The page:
Sukkot: Ancient Roots, Contemporary Relevance

By Penny Nisson
Jewish Education Coordinator

The autumn harvest festival of Sukkot is named after the temporary shelter or hut (sukkah) in which Jewish people gather during this seven day celebration. It is a joyous festival that focuses our attention on the outdoors. Agricultural in origin, Sukkot is a thanksgiving for the bounty of nature. So often these days we hear phrases like “sustainable” and “living green.” For some of us, composting and recycling are part of our everyday habits. There are others who have never seen a farm.

www.sukkahcity.com


When one delves into the complexities of a certain Jewish holiday or ritual, there is much to be gained intellectually and spiritually. The building of a sukkah is a symbolic physical act that reflects not only on Jewish history, but on present day concerns about our vulnerable earth. With indoor plumbing, clean running water, heat, air conditioning and grocery stores, which provide all the necessary items for sustenance, we are highly susceptible to quick complaint (kvetching in Yiddish) when ease is disrupted. Going outside to dwell in a sukkah for a few days reminds us that we are physical beings dependent on the laws of nature.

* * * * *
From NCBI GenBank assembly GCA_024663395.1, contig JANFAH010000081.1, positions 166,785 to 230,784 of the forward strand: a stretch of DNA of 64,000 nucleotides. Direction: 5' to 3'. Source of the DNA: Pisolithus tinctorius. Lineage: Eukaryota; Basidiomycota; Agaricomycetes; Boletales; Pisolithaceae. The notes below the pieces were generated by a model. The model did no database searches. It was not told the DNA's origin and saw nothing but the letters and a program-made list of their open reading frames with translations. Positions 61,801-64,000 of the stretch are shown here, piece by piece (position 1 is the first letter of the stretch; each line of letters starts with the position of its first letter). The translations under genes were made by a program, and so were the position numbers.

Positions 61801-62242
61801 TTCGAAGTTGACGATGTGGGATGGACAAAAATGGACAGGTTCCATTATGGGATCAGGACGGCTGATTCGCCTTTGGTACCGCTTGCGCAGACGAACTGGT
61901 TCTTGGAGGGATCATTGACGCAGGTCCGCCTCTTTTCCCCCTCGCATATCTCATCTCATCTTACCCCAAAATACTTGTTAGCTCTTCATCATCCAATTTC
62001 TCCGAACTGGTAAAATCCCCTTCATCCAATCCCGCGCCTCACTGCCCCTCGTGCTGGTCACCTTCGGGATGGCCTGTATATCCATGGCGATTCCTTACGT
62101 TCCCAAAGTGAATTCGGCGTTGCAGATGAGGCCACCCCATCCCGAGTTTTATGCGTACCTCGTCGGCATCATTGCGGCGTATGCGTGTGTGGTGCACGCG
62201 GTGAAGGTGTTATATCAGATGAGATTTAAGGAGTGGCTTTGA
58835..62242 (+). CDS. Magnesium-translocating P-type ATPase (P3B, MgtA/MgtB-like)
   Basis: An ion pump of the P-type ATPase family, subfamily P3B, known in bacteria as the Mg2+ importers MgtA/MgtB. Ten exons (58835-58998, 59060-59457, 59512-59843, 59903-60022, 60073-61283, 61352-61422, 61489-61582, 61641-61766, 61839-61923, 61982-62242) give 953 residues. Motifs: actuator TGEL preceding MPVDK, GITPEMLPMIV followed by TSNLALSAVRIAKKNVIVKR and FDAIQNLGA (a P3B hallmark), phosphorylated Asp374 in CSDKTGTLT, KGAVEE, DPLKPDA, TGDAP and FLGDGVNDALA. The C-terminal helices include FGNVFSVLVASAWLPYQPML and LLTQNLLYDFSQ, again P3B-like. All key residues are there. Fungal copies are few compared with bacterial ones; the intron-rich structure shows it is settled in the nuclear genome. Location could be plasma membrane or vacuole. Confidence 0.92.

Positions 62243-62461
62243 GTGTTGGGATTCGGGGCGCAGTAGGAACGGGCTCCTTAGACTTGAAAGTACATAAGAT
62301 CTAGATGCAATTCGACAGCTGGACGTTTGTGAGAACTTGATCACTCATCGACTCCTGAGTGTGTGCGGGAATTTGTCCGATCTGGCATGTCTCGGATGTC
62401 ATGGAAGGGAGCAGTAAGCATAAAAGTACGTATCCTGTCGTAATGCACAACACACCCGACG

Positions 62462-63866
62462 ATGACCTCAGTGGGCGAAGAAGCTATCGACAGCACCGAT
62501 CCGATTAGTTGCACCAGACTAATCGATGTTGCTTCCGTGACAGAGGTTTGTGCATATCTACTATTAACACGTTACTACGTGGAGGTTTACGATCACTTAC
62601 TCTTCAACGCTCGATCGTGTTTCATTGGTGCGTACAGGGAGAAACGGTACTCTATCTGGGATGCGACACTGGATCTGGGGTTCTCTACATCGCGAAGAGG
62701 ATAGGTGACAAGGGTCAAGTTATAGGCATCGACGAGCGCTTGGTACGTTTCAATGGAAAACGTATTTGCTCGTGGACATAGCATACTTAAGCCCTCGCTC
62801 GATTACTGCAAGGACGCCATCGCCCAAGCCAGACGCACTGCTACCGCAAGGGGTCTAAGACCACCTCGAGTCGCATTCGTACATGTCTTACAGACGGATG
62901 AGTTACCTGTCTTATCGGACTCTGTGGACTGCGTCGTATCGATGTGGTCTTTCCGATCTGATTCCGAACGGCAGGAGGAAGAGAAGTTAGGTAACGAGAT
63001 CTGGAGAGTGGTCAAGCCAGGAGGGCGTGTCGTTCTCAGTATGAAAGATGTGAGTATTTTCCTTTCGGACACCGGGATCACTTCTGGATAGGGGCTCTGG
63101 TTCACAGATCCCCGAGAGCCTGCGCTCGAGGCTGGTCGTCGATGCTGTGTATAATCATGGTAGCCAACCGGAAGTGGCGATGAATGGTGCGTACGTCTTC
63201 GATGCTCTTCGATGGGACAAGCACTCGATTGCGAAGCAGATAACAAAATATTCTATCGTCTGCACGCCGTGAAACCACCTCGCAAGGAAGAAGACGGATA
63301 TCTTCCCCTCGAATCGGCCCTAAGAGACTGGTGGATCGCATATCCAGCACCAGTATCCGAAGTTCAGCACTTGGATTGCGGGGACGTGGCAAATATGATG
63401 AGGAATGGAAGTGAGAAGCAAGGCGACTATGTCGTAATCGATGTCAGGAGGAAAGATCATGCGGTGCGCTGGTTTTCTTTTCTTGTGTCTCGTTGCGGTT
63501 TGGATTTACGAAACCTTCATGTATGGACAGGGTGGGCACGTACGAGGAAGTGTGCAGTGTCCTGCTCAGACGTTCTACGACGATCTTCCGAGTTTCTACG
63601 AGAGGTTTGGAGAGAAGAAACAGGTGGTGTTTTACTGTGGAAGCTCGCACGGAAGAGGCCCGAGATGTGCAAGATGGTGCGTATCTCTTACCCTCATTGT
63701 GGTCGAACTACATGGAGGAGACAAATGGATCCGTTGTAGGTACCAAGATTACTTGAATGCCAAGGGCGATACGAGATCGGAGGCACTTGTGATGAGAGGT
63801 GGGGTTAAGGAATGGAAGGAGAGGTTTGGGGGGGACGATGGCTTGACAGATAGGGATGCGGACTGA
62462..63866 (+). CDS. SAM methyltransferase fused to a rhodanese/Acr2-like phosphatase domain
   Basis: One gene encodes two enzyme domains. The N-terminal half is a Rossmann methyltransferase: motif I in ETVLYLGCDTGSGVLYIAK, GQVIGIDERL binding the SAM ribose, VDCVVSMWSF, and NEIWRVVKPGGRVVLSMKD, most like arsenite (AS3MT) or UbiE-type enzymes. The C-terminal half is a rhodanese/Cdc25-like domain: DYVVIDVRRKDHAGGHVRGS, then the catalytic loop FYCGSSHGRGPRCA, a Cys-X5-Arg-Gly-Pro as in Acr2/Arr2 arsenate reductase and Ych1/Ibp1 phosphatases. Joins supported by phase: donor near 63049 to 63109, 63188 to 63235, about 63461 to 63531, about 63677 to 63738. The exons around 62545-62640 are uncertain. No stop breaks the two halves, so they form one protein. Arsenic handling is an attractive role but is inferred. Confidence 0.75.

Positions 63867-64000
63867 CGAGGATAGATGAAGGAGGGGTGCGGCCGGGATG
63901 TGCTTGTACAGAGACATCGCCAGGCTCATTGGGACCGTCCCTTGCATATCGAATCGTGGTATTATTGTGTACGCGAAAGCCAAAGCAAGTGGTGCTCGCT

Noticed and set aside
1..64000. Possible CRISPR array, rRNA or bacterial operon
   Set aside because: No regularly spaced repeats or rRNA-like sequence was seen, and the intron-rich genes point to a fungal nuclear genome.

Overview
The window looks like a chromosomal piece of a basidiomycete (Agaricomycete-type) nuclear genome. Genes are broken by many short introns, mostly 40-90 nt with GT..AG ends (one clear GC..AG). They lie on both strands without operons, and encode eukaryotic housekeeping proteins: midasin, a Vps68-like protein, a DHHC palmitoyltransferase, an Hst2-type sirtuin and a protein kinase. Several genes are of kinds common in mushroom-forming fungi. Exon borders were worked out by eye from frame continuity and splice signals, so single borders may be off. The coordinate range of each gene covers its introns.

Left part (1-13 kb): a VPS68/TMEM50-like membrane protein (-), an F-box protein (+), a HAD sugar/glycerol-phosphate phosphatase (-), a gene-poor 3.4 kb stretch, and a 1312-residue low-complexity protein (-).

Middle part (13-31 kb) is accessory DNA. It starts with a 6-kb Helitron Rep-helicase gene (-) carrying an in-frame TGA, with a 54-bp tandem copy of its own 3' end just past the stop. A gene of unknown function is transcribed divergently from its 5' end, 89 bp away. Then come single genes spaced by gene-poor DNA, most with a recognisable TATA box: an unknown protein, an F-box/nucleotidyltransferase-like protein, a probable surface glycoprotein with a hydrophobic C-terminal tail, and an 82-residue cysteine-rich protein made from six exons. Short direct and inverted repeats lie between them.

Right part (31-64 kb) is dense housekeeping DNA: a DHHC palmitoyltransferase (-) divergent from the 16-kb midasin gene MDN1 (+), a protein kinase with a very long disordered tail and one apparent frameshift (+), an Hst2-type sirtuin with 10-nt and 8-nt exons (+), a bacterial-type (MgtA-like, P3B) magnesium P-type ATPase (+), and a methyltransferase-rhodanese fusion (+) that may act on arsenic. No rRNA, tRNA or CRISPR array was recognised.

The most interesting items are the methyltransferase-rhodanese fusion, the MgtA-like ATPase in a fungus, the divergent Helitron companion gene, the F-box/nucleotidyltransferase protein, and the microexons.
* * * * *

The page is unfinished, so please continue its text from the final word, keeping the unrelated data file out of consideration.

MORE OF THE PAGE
Two years ago, my family built a new sukkah. We researched and inquired, designed, planned and built our structure. Our modern, eclectic sukkah requires more help than our old one to construct, but after it is decorated, it is a thing of beauty that we look forward to dwelling in. When my fake vegetables and fruits, birds and artificial foliage get drenched from rain, pummeled with hail, or flattened with snow, I may get annoyed, but I am not missing the point.

Similarly, Mizel Museum is renovating its sukkah this year and is planning a first annual Sukkot event on Sunday, October 16. Join us for food, storytelling, art, and the creation of a Vegetable Band during a free day at the museum.

There is something wonderful about sitting in a sukkah that we want to share with our community, neighbors and friends. It feels good. You may have to sit on hard chairs, maybe on unlevel ground, and you may have to slap off an insect. Wind can blow debris on the food and sun rays find their way into your eyes. But it is outdoors with its earthy smell amid the golden colors of the season, the bounty of harvest on the table, a gathering of loved ones, friends and guests (ushpizin in Aramaic). This tradition reminds us of our temporary existence and the responsibility of insuring a future for younger generations.

Take a look at Sukkah City at www.sukkahcity.com. They are continuing “perhaps the world’s oldest architectural conversation” and encouraging exploration on “how little separates the world’s housed and housed-nots.” We can further this dialogue so the sukkah becomes a metaphor for greater care and attention to Tikkun Olam(healing the world).